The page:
WASHINGTON – The Supreme Court expanded restrictions on sentences for crimes committed by juveniles, ruling 6-3 May 24 that they must have a possibility of being released when imprisoned for crimes other than murder.
The same day, the court agreed to take three cases that potentially hold interest for religious organizations: a challenge to an Arizona law that allows a tax credit to be used in religious schools; a death-row prisoner’s appeal to have DNA tested; and another prisoner’s challenge of policies that barred him from religious services in the prison chapel. All three cases will be heard in the term beginning in October.
The ruling in Graham v. Florida opens the possibility of release for prisoners who committed nonhomicide crimes before the age of 18 and who were sentenced to life imprisonment without parole, though it does not categorically say they must ever be released.
Thirty-seven states, the District of Columbia and the federal government currently allow no-parole life imprisonment for some crimes other than homicide, though only a handful of jurisdictions actually have anyone serving such prison sentences. In writing for the court, Justice Anthony Kennedy noted there are 129 people serving life-without-parole sentences for nonhomicide crimes, 77 of them in Florida and the others scattered among just 10 states.
In 2005, the court struck down the death penalty for those who committed crimes while juveniles, saying, in part, that juveniles lack the maturity and sense of responsibility to be held accountable in the same way as adults.
The same rationale was the basis for the opinion in the case of Terrance Jamar Graham. Graham was sentenced to life imprisonment with no chance of parole after being convicted of crimes related to a home invasion robbery committed when he was 17.
Kennedy noted that in Florida, as in some other states, there are no special provisions for sentencing juveniles who are prosecuted as adults.
Under the letter of the law, even a 5-year-old theoretically could receive a sentence of life imprisonment without parole, Kennedy wrote.
“All would concede this to be unrealistic, but the example underscores that the statutory eligibility of a juvenile offender for life without parole does not indicate that the penalty has been endorsed through deliberate, express, and full legislative consideration,” he wrote.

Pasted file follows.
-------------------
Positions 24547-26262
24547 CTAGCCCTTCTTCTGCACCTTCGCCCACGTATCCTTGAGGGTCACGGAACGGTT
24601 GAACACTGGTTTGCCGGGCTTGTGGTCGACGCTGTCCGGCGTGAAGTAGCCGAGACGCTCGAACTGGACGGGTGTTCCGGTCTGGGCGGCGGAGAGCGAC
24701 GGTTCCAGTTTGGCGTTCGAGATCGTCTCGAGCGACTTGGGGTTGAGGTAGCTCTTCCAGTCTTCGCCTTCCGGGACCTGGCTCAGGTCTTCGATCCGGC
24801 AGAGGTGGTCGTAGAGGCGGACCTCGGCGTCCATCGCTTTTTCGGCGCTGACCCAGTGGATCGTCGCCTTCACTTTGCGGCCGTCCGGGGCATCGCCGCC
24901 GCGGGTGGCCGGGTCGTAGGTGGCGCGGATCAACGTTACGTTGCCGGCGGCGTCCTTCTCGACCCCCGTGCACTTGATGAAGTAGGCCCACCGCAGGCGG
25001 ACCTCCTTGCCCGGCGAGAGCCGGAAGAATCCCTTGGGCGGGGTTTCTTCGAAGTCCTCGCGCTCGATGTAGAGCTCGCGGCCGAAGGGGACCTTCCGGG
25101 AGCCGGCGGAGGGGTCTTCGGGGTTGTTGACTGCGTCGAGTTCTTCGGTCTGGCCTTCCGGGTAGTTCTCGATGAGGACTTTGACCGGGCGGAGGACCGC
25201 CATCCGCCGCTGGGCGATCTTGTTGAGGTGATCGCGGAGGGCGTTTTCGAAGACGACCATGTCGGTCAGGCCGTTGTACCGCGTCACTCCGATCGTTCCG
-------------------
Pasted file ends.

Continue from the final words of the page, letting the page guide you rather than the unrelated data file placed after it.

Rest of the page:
He also wrote that “life without parole is an especially harsh punishment for a juvenile. Under this sentence a juvenile offender will on average serve more years and a greater percentage of his life in prison than an adult offender. A 16-year-old and a 75-year-old each sentenced to life without parole receive the same punishment in name only.”
Among those hailing the ruling were the bishops who head the California Catholic Conference’s Restorative Justice Committee.
“Clearly this Supreme Court decision is a good first step toward more just sentencing – sentencing which will offer the offender, the victims and the community a chance for restorative justice,” said Bishop Richard J. Garcia of Monterey and Auxiliary Bishop Gabino Zavala of Los Angeles. They urged the state Legislature to respond to the court’s decision by passing the Fair Sentencing for Youth Act, which would provide the possibility in certain cases for parole for juvenile offenders serving life-without-parole sentences.
Among the cases the court added to its docket for the October term are two others involving prisoners. In Skinner v. Switzer, the court will hear arguments over whether Henry W. Skinner should be allowed to have DNA testing of evidence from the 1993 murders of his girlfriend, Twila Busby, and her two adult sons.
At the time of the crime, evidence was not routinely tested for DNA. Skinner maintains that tests could exonerate him.
In another Texas-based case, the court will hear arguments over whether Harvey Sossamon (Sossamon v. Texas) may sue the state for damages under the federal Religious Land Use and Institutionalized Persons Act for not allowing him access to a prison chapel for religious services.
The court also agreed to take a pair of Arizona cases – Arizona Christian School Tuition Organization v. Winn and Garriott v. Winn – over the state system that gives a tax credit for donations to schools for scholarships, including at religious schools. The vast majority of the scholarships under the 13-year-old law go to students in church-run institutions.
In a 2009 ruling, the 9th U.S. Circuit Court of Appeals declared the law unconstitutional because in practice it “carries with it the imprimatur of government endorsement” of religion. The two cases will be heard together.